Tyler, The Creator
After cordially escorting myself backstage I was greeted with an exhilarating feeling. I had entered a great world of release. Islands of misshapen waste created a murky body of water. The flushing noise that the toilet made sounded like Bob Hope’s last words. I left the restroom and closed the door behind me. Delicatessen filled the space. Shrouded figures holding silver platters on their wrists stood stoically in each corner of the room. Two fair skinned women wearing matching Gummo Marx jerseys were speaking on the topic of Zionism. A scruffy old man tuned his unicycle in the outside patio. Next thing I know Tyler’s there standing next to Jasper. We ended up having an amazing conversation over cigars and cocktails. We talked about that one time Harmony Korine tried to make music, how Gatorade bottles shaped like penises taste the best, and his own unique Lynchian theory. I ponder on it at least once a week. Watching interview after interview of inspiring people can be motivating, but when you can get a string of phrases from one of the people that instilled confidence in you with his work and demeanor. Well that’s another story.
Always play golf on Father’s Day.
“If you don’t have those receptors that part of the world simply does not exist,” HE whispered. This phrase cycled throughout my head and onto the road beneath me. Miniature fires lit by mechanical devices roasted the tips of tobacco wrapped greenery. Smoke filled the streets once greeted by idle chatter. Screaming at the top of my lungs as I endured the rollercoaster ride. “Omg you’re Kevin Abstract! Can I take your picture?”, I yelled happily. “Sure.” replied HE.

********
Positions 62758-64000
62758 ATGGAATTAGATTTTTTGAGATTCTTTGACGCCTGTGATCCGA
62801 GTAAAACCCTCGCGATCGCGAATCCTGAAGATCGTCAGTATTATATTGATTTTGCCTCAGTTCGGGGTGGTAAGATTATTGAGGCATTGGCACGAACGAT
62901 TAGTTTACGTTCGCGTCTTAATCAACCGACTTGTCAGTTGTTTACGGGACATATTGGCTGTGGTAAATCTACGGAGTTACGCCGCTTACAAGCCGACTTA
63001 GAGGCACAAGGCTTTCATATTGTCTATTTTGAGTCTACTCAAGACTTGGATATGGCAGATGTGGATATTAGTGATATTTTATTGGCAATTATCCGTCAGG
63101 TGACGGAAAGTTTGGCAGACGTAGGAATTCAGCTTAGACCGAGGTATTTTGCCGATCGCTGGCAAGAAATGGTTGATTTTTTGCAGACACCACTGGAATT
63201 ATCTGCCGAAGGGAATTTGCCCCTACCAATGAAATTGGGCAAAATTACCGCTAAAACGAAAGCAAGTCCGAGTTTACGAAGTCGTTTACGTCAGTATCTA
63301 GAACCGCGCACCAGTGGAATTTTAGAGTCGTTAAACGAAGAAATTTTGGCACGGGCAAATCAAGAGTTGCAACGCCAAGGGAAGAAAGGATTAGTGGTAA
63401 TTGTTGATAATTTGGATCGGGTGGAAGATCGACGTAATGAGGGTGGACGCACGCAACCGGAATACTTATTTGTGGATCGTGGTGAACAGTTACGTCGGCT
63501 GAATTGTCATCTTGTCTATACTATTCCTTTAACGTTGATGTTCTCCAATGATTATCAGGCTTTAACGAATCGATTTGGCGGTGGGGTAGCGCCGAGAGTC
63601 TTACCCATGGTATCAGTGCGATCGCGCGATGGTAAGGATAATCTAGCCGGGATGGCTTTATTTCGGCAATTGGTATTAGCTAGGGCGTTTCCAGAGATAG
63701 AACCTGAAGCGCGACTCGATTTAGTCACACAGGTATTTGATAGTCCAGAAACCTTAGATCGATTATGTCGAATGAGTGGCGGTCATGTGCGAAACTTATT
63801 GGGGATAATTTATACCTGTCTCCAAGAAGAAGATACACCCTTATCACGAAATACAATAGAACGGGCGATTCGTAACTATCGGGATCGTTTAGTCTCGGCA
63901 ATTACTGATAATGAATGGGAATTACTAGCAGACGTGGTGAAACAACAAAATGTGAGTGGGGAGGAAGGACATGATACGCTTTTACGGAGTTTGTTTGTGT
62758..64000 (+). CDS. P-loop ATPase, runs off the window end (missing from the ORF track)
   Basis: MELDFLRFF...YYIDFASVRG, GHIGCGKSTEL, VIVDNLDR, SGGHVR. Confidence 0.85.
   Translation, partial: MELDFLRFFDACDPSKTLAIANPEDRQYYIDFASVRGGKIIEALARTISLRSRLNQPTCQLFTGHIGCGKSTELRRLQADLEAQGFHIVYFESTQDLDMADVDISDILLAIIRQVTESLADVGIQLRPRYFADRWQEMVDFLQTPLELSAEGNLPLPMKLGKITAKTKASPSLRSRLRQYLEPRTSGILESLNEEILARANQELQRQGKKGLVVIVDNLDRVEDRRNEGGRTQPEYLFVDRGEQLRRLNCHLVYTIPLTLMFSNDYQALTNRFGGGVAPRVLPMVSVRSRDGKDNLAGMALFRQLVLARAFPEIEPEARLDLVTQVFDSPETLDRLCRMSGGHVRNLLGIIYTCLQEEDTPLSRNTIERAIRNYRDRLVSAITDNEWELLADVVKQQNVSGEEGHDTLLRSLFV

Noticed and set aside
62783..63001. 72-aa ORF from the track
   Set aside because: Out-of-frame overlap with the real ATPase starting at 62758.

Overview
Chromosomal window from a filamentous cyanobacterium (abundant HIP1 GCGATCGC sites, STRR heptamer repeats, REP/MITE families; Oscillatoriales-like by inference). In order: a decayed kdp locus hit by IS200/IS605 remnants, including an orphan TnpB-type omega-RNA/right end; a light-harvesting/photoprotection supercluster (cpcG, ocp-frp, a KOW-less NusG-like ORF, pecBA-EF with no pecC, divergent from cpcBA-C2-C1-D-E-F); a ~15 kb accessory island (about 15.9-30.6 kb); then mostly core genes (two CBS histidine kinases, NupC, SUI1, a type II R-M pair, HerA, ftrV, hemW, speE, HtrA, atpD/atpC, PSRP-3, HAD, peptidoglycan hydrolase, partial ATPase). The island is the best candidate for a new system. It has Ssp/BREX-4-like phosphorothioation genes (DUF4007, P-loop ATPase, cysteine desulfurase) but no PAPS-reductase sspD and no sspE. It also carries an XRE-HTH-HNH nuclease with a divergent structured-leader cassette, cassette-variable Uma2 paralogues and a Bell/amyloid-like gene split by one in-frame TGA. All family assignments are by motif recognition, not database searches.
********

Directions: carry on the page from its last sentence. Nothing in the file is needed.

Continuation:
I honestly have no recollection what so ever of this photo. A pleasant surprise like finding a five carrot diamond ring inside of your frosted flakes or realizing one morning that your farts smell like blueberries instead of month old ramen noodles.
The atmosphere was tense as it made dimples in the ocean. Top hats and jewels of mercury reached inertia under the crescent moonlight. Women of many faces. Men of suspected valor. Kids being fed hay and grains in the field. As I witnessed Bexey eat his first sour patch on American soil, claiming “It was bloody good.”
His aura was glowing like that of a martyr. He is a walking stoic image. My eye was bleeding that night from a random popped blood vessel and he didn’t notice.
The aroma of liquor and sweat seeping from the pores of silhouettes dangling in the room filled my nose. The first thing that caught my lazy eye’s attention was Buku’s choker. Instantly I was taken to a place where I was greeted by an old man and his pit bull. There was lots of green. The foam on the dog’s mouth was bubbling. I went to touch his spiked collar, when his teeth clinched my right hand. The dog ran off with my pinky. Then the old man disappeared. When I came back to my senses. I left the room and went looking for a new finger. Perhaps a wooden one.
“Little Raven, little Raven, who’s hair is most fair. Little Raven, little Raven, who doesn’t really care.” - a woman wearing a paper bag
Richard P. Hilton. Producer, Writer, Director, and lovely man sneezed directly onto my retinal lens after I took this photo. I woke up with a smile on my face the next morning.
This man I know personally to be real.